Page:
Friday, October 4, 2013

Some Trolley Transfer Tickets from New York City and Westchester

Source: "Third Avenue Railway System Transfer Forms", by Melvin Rosenberg, in New York Division Bulletin, Electric Railroaders' Association, Vol. 34, Number 1, January, 1991."

  A brief introduction to this topic will follow in a few days.  Although this topic does not deal with maps or analysis, railway transfer tickets may be the only information that a person may have of certain street railway information from about 100 years ago.  In the New York region, these artifacts provide a great deal of information that otherwise would be lost regarding routes, route numbers, transfer rules and even ticket and printing technology.  More to follow on this topic.
Tramway Null(0).  This topic comes from an historical article written by Melvin Rosenberg many years ago.

Avenue "P" Sunrise on the Culver Line

This photo was taken 50 minutes ago (7:15 am) from the Manhattan bound platform of the "F" train (Culver Line) at Avenue "P" facing east.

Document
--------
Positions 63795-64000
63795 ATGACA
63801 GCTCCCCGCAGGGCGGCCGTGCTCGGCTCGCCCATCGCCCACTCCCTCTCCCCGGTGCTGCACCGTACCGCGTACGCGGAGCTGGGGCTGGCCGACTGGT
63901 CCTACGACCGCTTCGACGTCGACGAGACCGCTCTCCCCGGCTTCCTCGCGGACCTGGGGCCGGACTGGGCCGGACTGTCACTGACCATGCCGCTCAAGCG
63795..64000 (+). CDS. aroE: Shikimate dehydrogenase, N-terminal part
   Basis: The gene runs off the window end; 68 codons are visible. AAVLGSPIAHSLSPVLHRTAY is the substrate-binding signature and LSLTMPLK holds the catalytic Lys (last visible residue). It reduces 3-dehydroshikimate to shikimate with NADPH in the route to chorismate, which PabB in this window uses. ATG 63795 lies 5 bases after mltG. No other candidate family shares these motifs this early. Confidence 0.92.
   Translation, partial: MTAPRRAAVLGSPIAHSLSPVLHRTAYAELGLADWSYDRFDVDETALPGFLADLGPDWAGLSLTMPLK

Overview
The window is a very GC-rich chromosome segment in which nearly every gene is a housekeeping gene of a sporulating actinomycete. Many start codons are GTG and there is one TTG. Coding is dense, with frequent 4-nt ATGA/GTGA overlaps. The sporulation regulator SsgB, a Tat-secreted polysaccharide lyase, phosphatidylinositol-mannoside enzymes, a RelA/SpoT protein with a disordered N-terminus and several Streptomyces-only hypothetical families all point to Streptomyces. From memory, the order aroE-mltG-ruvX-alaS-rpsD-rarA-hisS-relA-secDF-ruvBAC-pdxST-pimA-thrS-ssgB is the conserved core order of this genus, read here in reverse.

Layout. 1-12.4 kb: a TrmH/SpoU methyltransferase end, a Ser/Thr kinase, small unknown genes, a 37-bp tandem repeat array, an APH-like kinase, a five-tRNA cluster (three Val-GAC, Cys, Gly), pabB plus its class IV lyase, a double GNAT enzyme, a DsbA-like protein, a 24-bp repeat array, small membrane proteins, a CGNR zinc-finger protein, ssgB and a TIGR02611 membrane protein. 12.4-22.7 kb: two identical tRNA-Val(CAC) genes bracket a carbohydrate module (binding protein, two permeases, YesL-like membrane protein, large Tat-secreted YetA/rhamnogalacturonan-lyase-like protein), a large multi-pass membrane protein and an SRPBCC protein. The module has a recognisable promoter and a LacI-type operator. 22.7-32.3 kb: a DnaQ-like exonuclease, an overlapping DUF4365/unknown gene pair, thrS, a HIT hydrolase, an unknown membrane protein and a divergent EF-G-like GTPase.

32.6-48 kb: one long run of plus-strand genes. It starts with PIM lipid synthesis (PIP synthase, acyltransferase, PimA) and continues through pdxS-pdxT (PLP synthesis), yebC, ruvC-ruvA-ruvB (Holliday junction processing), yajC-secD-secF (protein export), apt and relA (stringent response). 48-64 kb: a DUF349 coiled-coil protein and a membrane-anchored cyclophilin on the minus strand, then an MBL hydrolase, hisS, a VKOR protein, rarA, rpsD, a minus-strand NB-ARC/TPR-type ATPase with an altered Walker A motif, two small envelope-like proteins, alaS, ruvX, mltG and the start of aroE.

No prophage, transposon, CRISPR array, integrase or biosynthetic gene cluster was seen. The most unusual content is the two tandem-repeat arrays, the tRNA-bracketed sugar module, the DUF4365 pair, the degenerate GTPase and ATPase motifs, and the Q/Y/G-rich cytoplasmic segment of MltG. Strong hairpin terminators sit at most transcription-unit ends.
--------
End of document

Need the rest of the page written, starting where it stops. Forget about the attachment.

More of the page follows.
Wednesday, October 2, 2013

Southeast Queens Subway Line (Route 131-D)

Source: "New York Division Bulletin", Electric Railroaders' Association, Vol. 47, No. 12, p.8.
This line was never built and proposed in 1971 and was supposed to be connected to the IND Queens Boulevard Line in Queens, New York..

Bronxville Line 1929

Source:  B. Linder in "New York Division Bulletin", Electric Railroaders' Association, Vol. 47, No. 12, pp.2, 4.

  I am not familiar with Westchester County (New York State) streetcars.  The line shown has dates from December 8, 1899 to February 8, 1931.  Unlike the streetcars that ran in Manhattan and Brooklyn, many of the sections shown above are single tracked.  The drawing is by J. Erlitz.